Bone-Up on Conversational Spanish – While guides and those working in tourism speak English, most everyday people in Cuba do not. Taxi drivers, vendors, and other locals were very nice, but spoke virtually no English. We got by with a few gestures and some basic Spanish words, but it would have been nice to be able to communicate a bit more. Duolingo is a great free resource to help you get started.

Tips for Cruising to CubaTips for Cruising to Cuba

Tips While You Are on the Island

Make Sure to Always Have Your Travel Docs – When exiting the cruise ship, you will need your passport, cruise ship key card, a second form of ID, and your travel visa. When we docked, the customs officials took our visa and scanned/stamped our passports. You will need to pass through customs and security each time you disembark and embark your ship. To be safe, make extra copies of all documents (leave them in your safe) and take pictures of your passport to have on your phone.

Exchange Money Right Away – There are exchange stations right in the cruise terminal to exchange your money that were open as soon as we were cleared by authorities. Some venues will take U.S. dollars, but most places will want CUC. Thus, you will need money right away for taxis and additional purchases. Be sure to convert any remaining CUC back into your currency before leaving Cuba.

Purchase Ship Internet – Your ship will have WiFi access that works while at sea and also when docked in Cuba. Internet in Havana is slow and takes a little legwork to obtain. Although, there are ways of getting internet in Cuba if you must have it while ashore. We suggest waiting to post on social media until later in the day when you return to the ship.

Tips for Cruising to CubaTips for Cruising to Cuba

Pack a Day Bag – Be prepared for your time ashore with a well packed day bag. Of course, you will want to bring your camera to capture every moment. In addition, pack plenty of bottled water, along with suntan lotion, bug spray, and hand sanitizer. We also suggest bringing some extra tissues or toilet paper as many public restrooms are not equipped with such. Remember, this is the Caribbean, so don’t forget the hat and sunglasses too.

Pick Your Mode of Transportation – You have several options for getting around Havana. You can explore Old Havana, including the four main squares, by foot, or simply stroll along the Malecon. If you want to venture a little further, there are horse drawn carriages, classic car taxis, or coco taxis (small motorized vehicles) that can take you beyond the cruise ship area. Tip: do negotiate the price for this transportation.

Tips for Cruising to CubaTips for Cruising to Cuba

Go off the Beaten Path – Our tour guide took us to some authentic locations in the city in addition to the more “touristy areas”. Depending on your sense of adventure, you can explore some of the neighborhoods on your own to experience the “real” Cuba and the Cuban way of life. It might just be eye-opening.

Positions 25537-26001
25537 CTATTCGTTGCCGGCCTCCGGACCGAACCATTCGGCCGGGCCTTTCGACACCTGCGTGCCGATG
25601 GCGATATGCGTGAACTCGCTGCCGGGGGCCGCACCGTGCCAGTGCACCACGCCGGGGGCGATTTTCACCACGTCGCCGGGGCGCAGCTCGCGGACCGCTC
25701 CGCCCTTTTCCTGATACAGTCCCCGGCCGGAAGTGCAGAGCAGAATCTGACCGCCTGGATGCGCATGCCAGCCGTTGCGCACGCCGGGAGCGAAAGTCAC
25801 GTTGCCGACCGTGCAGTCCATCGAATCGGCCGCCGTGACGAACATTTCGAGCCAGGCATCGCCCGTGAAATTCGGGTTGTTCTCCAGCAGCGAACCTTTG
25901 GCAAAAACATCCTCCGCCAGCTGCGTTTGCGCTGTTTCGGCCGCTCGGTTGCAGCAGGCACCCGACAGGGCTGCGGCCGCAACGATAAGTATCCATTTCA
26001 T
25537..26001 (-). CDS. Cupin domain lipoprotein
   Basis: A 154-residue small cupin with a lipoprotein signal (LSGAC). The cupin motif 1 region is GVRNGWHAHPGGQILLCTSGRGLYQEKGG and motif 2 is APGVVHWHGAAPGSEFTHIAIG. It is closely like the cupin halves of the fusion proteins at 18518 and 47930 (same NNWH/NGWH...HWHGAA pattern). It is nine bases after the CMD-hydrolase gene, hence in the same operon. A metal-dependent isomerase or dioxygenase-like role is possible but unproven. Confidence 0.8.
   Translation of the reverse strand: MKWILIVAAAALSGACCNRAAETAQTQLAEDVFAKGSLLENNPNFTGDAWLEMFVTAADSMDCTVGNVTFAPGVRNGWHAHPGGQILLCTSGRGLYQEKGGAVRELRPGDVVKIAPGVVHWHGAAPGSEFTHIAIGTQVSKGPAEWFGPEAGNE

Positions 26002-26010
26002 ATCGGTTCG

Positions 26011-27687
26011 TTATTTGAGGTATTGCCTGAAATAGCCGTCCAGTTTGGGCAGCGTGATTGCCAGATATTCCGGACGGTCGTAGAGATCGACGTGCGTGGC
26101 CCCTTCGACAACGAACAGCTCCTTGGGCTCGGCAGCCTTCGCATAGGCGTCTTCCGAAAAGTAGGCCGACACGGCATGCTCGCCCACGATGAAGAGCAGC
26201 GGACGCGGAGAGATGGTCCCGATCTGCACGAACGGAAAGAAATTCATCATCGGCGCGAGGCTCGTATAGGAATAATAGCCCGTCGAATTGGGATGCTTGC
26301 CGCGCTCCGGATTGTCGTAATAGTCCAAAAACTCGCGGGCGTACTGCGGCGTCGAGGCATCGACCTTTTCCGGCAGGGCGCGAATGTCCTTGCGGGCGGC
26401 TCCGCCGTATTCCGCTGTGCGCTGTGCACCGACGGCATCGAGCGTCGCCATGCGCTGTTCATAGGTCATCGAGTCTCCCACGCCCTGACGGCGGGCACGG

Don’t Forget the Souvenirs – Yes, you can bring Cuban cigars and rum back into the United States. The quantities you purchase will go towards your total duty free allowance for Caribbean trips, which is generally up to $800. The regulations regarding these exemptions are continually being updated, so be sure to check for the most recent guidelines.

Tips for Cruising to CubaTips for Cruising to Cuba

Taste the Local Flavor – No visit to Havana would be complete without experiencing the Cuban cigars, rum, and coffee for yourself. There are plenty of state owned stores and restaurants to purchase these items. Havana, Cuba is also known as the birthplace of the mojito, and El Floridita boasts the “best daiquiri” claimed to fame by Ernest Hemingway. So of course, a few cocktails are also mandatory!

Traveling to Havana for two days was one of our cruise highlights from the last few years. We have no doubts that we will return to explore more of this historic city in the near future.

Comments

Have you traveled to Havana, Cuba recently? Do you have any additional tips for cruising to Cuba that you want to share?  Drop us an anchor below to share your thoughts on cruising to Cuba.

Tips for Cruising to Cuba

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About the Author

DB & The Princess

Welcome Aboard! We are Don and Heidi, the husband and wife travel team behind EatSleepCruise.com. We took our first cruise vacation together 10 years ago and have been hooked ever since. Follow along as we share our travel tips, cruise reviews, information on ports of call, and the latest cruise news to help you plan the ultimate cruise vacation. Are you ready to embark on your journey to “sea the world, one port at a time”? Read More...